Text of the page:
This film is part of Free
The House That Jack Built
All's well that ends well - which is exactly what happens when movie magic undoes a boy's wanton vandalism
A simple special effect resolves a children's quarrel. What little girl wouldn't be put out to see her house, lovingly constructed from building blocks, destroyed by a mischievous boy's hand? But when the film is played backwards, it looks as if the little boy is conjuring the house out of rubble. Peace restored... until he tries it again. By 1900, the audience would probably have seen this trick before - so perhaps the reversal represents the little girl's wish that real life was as fun as the movies?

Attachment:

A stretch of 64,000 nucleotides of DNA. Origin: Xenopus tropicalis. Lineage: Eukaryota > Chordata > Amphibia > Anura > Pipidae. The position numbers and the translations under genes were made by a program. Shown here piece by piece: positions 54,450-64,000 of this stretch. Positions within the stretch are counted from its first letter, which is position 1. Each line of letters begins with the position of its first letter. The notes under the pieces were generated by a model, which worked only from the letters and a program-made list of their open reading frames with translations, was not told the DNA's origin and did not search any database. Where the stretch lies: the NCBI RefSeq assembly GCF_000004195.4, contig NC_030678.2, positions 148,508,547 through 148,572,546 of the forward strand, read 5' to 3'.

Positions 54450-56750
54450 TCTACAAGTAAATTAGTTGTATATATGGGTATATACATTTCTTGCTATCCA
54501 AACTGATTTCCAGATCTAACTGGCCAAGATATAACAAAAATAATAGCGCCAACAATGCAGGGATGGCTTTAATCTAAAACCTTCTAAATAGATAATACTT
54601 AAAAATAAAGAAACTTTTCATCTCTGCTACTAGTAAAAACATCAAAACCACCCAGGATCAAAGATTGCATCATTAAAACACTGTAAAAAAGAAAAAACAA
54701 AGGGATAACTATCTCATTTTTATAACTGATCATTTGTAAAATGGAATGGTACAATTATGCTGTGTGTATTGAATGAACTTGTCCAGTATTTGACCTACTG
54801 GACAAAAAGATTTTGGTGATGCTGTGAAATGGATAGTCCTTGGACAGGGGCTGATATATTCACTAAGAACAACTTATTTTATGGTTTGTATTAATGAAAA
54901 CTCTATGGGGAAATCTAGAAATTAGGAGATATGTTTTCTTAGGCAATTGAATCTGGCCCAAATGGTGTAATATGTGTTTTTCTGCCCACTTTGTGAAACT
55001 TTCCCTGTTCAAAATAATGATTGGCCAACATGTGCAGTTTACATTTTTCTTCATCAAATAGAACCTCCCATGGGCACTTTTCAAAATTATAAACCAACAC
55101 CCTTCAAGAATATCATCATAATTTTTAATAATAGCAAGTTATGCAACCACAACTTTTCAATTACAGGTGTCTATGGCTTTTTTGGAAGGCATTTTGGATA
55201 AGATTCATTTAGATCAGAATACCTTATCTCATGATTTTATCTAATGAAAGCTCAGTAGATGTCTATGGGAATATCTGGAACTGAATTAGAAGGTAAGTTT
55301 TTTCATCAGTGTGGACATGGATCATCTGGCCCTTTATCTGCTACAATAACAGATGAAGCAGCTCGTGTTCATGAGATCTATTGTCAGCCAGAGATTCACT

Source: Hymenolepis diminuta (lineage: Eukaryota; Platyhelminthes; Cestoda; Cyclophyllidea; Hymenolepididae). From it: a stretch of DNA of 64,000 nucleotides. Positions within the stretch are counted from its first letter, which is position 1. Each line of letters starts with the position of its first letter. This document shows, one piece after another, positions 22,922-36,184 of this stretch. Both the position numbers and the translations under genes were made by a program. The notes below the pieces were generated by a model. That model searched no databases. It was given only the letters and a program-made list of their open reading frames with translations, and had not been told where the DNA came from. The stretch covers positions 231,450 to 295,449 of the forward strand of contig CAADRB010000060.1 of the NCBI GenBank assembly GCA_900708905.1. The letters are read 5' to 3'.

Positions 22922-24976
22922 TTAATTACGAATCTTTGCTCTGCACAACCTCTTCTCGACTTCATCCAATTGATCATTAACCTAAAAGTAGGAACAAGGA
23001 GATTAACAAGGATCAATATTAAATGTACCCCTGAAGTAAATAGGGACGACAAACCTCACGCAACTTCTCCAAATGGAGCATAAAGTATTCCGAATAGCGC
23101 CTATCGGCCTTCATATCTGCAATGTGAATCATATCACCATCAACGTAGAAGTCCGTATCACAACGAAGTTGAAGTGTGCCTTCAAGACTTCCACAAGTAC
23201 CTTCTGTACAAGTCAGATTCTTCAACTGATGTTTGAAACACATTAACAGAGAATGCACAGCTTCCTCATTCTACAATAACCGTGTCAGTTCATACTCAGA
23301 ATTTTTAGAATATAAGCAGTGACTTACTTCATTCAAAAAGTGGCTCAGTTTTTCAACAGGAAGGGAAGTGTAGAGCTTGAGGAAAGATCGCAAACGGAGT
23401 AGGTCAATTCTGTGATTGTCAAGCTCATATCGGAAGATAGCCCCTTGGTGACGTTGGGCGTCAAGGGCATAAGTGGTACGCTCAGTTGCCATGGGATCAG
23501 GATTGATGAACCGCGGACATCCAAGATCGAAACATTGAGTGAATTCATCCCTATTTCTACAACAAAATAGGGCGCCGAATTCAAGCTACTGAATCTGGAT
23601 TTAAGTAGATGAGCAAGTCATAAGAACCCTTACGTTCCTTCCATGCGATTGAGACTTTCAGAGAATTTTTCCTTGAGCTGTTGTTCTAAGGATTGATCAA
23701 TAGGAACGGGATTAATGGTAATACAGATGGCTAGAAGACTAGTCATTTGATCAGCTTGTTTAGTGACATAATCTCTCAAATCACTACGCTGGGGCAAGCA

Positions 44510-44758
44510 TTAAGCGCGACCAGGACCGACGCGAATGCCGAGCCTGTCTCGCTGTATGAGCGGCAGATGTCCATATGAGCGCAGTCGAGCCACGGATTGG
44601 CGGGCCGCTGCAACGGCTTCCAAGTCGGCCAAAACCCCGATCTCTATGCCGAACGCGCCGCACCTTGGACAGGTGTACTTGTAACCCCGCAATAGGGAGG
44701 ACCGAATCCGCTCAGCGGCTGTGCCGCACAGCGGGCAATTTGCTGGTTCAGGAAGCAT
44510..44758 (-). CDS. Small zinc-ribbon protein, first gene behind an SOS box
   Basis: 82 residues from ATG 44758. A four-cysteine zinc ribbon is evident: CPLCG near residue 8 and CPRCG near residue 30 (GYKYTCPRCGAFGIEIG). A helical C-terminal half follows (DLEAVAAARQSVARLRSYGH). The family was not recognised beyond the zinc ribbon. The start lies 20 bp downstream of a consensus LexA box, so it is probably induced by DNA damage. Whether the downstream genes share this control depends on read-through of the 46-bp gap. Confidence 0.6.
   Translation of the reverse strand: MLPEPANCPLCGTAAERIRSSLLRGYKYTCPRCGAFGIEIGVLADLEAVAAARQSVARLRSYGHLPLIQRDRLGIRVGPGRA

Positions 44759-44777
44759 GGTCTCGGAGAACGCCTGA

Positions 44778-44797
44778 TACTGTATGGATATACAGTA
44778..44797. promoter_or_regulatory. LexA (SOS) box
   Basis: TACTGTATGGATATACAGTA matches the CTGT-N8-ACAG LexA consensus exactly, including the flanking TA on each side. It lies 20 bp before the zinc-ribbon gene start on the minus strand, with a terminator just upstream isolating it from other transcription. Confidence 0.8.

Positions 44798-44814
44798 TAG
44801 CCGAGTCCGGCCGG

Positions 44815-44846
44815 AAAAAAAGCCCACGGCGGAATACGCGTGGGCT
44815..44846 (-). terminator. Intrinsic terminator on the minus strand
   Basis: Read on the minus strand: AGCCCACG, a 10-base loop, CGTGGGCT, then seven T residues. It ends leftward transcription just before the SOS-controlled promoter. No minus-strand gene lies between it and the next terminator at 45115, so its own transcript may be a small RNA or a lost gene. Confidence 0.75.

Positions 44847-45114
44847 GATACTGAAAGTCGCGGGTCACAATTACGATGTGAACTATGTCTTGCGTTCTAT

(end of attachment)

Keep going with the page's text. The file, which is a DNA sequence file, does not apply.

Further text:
The director of this film, George Albert Smith, first became well-known on the stage doing a hypnotism act, before opening a pleasure garden in Hove where he put on magic lantern shows. He 1896 he enthusiastically embraced the new medium of cinema and became one of Britain's first filmmakers, part of the what's been called the 'Brighton School'. This film demonstrates his flair as a showman, and is remarkably self-conscious about its own technique, heralding the special effect with the card 'wReversed'.